Even though a US firm Myriad Genetics currently holds a patent of one, is it even ethical for corporate firms to hold patents on a breast cancer gene?
By: Ringo Bones
Recently, a Brisbane grandmother named Yvonne D’Arcy celebrated a High Court victory over the BRCA-1 breast cancer gene patent. Australia’s High Court says “human genes are not patentable invention” as Australia’s High Court overthrows previous ruling. Given the recent court decision, would this spell relief to working class cancer sufferers?
During the past few years, campaigners are busy raising the issue of gene patenting because if corporations got what they wish for, cancer testing could become prohibitively expensive for working class folks due to exorbitant royalty fees. And every high court the world over not beholden by big multinational medical corporations still subscribe to the view that “corporations can patent something that naturally occurs in the human body”.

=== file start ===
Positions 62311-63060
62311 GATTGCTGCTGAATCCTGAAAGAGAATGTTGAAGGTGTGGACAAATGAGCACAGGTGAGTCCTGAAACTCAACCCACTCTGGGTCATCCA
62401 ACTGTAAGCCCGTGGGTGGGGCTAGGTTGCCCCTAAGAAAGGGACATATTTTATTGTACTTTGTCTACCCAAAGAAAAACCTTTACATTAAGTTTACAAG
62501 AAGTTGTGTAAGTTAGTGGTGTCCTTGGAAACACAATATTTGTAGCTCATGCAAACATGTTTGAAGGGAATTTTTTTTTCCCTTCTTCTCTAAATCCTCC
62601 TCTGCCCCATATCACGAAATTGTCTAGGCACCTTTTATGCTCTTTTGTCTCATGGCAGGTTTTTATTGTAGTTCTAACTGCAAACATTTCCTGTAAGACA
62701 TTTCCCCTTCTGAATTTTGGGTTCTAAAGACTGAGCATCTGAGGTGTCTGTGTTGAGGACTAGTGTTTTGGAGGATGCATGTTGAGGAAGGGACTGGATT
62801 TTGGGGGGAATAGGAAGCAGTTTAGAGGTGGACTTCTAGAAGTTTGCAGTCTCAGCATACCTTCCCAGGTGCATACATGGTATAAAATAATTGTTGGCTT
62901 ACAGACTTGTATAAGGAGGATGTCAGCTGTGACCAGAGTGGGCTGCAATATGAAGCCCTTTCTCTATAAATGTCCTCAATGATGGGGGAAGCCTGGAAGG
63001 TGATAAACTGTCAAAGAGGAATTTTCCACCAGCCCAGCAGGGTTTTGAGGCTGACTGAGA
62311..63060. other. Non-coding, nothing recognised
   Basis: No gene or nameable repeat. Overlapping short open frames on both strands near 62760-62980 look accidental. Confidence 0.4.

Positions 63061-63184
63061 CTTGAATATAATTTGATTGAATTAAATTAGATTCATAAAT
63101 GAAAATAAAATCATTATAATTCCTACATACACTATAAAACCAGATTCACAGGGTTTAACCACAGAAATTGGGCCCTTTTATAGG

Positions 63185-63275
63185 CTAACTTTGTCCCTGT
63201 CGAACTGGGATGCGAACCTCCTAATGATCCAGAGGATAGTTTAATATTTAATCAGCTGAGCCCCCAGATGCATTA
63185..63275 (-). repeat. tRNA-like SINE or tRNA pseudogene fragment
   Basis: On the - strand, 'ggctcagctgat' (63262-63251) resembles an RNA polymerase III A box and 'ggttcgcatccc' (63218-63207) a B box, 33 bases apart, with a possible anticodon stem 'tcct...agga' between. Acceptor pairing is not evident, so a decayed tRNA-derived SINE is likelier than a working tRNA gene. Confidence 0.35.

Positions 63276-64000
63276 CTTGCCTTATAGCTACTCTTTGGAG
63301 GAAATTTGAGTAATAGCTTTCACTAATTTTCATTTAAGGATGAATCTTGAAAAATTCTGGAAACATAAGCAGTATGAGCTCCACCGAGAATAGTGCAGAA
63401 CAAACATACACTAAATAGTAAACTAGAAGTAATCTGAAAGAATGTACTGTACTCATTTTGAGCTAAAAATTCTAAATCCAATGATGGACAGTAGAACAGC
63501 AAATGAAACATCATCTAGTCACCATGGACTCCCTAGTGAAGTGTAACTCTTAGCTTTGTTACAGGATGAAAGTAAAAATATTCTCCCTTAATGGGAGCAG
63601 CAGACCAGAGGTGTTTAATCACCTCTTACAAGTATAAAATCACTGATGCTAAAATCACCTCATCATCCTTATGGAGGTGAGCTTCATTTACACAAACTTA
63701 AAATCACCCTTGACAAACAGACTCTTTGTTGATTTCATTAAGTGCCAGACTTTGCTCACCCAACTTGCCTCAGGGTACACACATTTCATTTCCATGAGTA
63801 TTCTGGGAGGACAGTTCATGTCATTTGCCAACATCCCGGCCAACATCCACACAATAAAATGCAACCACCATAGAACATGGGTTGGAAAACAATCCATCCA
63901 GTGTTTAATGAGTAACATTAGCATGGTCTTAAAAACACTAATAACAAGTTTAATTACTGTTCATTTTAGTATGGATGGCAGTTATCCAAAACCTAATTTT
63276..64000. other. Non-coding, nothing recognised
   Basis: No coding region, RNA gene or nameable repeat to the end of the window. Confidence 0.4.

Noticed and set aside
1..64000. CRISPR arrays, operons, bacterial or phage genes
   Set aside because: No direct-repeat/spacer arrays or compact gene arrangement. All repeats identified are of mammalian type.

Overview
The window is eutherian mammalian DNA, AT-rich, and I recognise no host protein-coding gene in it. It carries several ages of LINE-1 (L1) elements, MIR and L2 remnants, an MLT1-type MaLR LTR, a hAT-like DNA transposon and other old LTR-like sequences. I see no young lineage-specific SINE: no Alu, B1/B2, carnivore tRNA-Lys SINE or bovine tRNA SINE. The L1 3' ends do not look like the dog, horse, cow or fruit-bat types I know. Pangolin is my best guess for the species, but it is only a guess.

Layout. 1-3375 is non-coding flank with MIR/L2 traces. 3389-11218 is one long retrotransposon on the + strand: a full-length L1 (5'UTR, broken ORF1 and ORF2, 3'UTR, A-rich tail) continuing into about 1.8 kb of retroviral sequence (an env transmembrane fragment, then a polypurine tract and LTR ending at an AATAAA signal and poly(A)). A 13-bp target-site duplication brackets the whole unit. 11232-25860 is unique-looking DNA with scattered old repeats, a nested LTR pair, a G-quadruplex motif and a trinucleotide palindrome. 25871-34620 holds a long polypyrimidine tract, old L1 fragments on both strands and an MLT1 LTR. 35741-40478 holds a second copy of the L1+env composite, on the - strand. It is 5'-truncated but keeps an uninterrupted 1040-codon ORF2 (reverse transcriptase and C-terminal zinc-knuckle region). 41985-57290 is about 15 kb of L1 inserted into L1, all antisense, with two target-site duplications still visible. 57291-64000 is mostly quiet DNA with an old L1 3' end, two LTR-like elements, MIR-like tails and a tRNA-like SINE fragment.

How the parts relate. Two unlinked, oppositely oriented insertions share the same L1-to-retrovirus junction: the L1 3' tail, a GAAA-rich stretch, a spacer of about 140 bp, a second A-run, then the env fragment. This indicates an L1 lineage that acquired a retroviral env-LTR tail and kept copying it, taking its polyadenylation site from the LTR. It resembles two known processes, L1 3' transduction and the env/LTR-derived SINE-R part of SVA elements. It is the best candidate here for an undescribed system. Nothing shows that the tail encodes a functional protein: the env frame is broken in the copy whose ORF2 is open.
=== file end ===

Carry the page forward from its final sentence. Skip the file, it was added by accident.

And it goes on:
The issue of gene patenting and its implications to social justice, and even medical ethics, had been around since 1992. Social justice campaigners had been concerned when corporate buccaneers became busy prospecting for “patentable biochemical agents” in the Amazon Rain Forest during the early 1990s. If big multinational medical corporations’ got their way, corporations could legally ask for Amazonian tribes to pay them money – as “royalty fees” - every time these tribes use their traditional healing herbs that they’ve been using for thousands of years.